Manchin’s take: While he never expressed direct hostility to the clean energy tax package, Manchin objected to proposals to grant the fullest electric vehicle tax credits of $12,500 to people who buy cars and trucks made with unionized American labor. Cars from other manufacturers, including Tesla and Toyota, would qualify for only $7,500 in credits. Manchin’s state is home to a Toyota manufacturing facility, and he has said it was “not American” to favor some U.S.-based manufacturers over others.
The House-passed bill called for the clean energy tax credits to last for a decade, which could be a selling point for Manchin, who has been urging Democratic leaders to revamp the bill to fund all of the programs for 10 years and offset the cost over the same time frame. So some climate activists were still expressing hope Sunday that the credits could survive in a subsequent bill.
Oil and gas leasing hikes
What’s in it: Increased fees for oil and gas leases on federal lands for the first time in a century, as well as a ban on new leases in waters off the Atlantic, Pacific and Eastern Gulf coasts.
Manchin’s take: While Manchin was vague about which climate items he supported, he openly backed a revamp of the oil and gas leasing fees as an issue of fairness to taxpayers. As chair of the Senate Energy Committee, he proposed bill text last week that would temper some of the increases to federal oil and gas leasing fees relative to the House version and nix the ban on offshore leasing off the Pacific, Atlantic and Gulf coasts.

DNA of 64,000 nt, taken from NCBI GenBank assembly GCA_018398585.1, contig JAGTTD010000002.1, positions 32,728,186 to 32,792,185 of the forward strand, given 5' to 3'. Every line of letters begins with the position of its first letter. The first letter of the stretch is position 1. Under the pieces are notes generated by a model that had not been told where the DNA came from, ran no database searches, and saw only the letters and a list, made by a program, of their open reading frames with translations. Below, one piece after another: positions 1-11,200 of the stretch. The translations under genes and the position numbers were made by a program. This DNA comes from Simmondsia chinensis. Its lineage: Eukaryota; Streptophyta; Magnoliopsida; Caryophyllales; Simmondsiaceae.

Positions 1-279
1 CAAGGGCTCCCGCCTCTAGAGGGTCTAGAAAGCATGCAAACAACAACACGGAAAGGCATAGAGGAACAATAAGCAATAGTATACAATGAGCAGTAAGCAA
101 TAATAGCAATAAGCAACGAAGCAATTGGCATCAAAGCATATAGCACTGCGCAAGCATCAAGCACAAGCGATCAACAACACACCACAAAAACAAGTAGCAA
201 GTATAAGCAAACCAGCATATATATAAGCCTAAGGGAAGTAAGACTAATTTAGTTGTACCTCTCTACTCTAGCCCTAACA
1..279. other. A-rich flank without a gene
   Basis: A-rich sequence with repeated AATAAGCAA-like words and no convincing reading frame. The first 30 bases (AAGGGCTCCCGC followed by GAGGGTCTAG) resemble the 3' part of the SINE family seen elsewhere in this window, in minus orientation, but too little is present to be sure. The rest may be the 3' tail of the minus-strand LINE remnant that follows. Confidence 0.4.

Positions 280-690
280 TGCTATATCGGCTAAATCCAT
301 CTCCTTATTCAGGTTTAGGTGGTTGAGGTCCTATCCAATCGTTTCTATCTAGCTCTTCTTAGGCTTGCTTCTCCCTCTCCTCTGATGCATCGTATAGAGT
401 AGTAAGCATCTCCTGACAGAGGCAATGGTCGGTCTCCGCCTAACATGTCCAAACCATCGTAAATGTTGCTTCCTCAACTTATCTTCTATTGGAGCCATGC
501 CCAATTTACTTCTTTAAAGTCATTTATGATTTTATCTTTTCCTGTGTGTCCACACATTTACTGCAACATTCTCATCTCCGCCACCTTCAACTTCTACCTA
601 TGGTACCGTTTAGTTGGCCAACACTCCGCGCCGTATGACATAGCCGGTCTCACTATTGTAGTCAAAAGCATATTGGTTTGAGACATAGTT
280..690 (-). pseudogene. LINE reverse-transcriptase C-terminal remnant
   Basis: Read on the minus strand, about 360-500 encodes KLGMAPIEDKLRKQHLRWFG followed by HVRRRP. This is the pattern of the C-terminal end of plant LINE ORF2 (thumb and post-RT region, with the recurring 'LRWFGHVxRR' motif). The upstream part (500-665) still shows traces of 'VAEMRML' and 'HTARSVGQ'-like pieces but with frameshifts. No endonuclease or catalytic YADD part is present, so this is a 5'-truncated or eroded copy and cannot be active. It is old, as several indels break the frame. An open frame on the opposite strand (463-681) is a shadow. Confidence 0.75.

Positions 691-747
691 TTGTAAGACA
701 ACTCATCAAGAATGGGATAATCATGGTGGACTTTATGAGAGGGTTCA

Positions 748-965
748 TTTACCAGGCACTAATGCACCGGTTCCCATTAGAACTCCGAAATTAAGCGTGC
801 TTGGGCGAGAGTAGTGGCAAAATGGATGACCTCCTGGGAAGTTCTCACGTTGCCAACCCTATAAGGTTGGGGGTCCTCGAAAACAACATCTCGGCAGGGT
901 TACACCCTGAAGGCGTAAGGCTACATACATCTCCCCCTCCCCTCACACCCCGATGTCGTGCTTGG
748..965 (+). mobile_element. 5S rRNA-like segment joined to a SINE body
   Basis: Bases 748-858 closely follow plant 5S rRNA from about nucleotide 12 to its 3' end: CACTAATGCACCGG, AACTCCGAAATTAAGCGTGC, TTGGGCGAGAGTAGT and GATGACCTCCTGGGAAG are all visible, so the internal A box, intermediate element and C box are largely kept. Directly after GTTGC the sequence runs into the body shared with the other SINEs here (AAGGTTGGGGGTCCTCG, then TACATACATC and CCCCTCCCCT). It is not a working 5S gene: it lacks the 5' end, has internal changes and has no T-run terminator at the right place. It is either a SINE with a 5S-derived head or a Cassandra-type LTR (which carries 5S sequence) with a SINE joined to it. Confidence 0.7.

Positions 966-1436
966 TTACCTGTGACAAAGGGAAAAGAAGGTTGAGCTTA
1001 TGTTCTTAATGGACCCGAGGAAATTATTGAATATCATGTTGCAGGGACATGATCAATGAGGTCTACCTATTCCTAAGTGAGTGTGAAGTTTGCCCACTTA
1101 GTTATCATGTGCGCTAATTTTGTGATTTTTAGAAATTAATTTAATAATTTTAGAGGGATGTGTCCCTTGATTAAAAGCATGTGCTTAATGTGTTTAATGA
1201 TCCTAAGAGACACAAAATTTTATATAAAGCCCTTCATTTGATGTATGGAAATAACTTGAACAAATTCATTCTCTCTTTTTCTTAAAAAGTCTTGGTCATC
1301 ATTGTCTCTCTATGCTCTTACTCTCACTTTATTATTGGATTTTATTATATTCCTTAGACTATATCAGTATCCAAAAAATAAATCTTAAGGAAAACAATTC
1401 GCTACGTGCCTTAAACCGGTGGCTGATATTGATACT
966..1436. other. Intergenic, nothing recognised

What’s in it: A system for charging oil and gas companies for methane pollution from sources like natural gas wells, along with $775 million to help the industry rein in its emissions.
Manchin’s take: Manchin has been clear about his opposition to any policy he viewed as “punitive” to the oil and gas industry. That stance put the methane fee on the line, though Senate negotiators exerted confidence for weeks that they could reach a middle ground with Manchin.
What’s in it: A system to provide health care coverage for some low-income households in the dozen states that didn’t expand their Medicaid programs under Obamacare. No state funding would be required for that coverage.